Like much of the blogosphere, Centroids has been

discussing the fallout from Katrina and what it tells us about

both government and Libertarian philosophy — specifically, the

limits of both.

One of the most creative was Rich Hockett’s proposal for privatizing and tying

together flood prevention and insurance, which led me to

assert three fundamental fallacies of Libertarianism

:

*a) There is always a
solution that does not require a strong central authority with coercive
powers*

*b) Big business
is inherently wiser than big
government*

*c) Rational,
self-interested financial calculations *always* yield the optimal social result*

and the following axiom of small

government:

*In
order to deal with a real, large problem, the only way to make government a)
smaller is to simultaneously make it b) stronger, and c)
smarter*

My problem with

Libertarians is that they demand (a) while claiming (b) is undesirable and (c)

is impossible! I also replied to Rich’s fundamental

principles:

*> 1) there
are many problems that can (and should) be handled by the private sector rather
than the public, and that’s OK
🙂*

*> 2) local institutions*

(private and public) are more effective and efficient than big

government

(private and public) are more effective and efficient than big

government

*> 3) rational,*

self-interested financial calculations often yield better results than political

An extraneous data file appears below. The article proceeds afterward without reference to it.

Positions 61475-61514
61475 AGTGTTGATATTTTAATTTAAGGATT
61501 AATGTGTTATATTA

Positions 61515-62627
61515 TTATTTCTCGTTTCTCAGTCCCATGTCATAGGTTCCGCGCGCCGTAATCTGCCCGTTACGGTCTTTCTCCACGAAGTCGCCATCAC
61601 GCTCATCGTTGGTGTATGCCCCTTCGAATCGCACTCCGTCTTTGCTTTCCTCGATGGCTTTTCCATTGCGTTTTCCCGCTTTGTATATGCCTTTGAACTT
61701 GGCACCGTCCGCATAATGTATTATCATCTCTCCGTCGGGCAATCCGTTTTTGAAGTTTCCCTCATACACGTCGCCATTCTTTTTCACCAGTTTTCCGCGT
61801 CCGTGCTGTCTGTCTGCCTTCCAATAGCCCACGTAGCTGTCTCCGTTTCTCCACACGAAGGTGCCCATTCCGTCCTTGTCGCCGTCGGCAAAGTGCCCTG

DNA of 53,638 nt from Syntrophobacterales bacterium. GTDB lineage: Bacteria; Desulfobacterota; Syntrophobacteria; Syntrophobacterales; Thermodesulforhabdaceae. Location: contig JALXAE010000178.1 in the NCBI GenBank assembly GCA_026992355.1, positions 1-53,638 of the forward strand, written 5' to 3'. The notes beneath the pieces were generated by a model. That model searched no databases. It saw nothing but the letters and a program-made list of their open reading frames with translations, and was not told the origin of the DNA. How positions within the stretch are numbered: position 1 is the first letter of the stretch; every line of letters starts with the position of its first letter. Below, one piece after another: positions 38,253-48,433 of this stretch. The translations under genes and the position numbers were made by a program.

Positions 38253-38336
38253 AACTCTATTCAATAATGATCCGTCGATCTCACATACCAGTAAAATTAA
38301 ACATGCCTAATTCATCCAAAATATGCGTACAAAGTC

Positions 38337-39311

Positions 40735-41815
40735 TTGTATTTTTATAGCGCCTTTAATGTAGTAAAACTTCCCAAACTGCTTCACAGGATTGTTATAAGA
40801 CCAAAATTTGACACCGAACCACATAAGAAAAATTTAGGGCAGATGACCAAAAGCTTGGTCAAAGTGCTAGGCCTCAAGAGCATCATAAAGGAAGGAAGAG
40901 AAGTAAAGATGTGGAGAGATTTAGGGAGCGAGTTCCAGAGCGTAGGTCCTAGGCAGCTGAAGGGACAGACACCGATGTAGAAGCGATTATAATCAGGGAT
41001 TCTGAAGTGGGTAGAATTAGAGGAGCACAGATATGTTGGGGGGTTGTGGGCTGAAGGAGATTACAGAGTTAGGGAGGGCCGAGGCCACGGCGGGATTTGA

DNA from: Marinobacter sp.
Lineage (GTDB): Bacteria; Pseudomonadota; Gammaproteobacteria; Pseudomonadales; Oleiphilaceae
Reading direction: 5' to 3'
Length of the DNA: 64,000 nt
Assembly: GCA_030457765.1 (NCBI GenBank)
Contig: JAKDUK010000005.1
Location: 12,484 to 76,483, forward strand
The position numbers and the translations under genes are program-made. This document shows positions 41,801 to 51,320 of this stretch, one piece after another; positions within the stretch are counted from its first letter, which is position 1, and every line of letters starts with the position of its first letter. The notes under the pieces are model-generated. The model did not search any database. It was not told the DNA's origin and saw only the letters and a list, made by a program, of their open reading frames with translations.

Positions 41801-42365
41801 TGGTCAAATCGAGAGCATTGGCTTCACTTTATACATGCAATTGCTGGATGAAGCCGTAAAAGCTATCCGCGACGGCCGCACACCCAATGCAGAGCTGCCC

aspirations

self-interested financial calculations often yield better results than political

aspirations

with my own

premises:

*a) Market
solutions allow greater individual creativity at the price of lower social
accountability*

*b) Local*

solutions enable greater responsiveness at the risk of global

mis-optimization

solutions enable greater responsiveness at the risk of global

mis-optimization

*c) Rational,*

self-interested financial calculations are only optimal if they take into

account long-term

consequences

self-interested financial calculations are only optimal if they take into

account long-term

consequences

*d) Rational,*

self-interested political calculations are only optimal if they take into

account long-term

consequences

self-interested political calculations are only optimal if they take into

account long-term

consequences

though I did

concede:

*e) Our current
financial systems tend to provide greater discipline than our current political
systems*

Though as a fixable aspect

of the systems involved, not an immutable law of nature.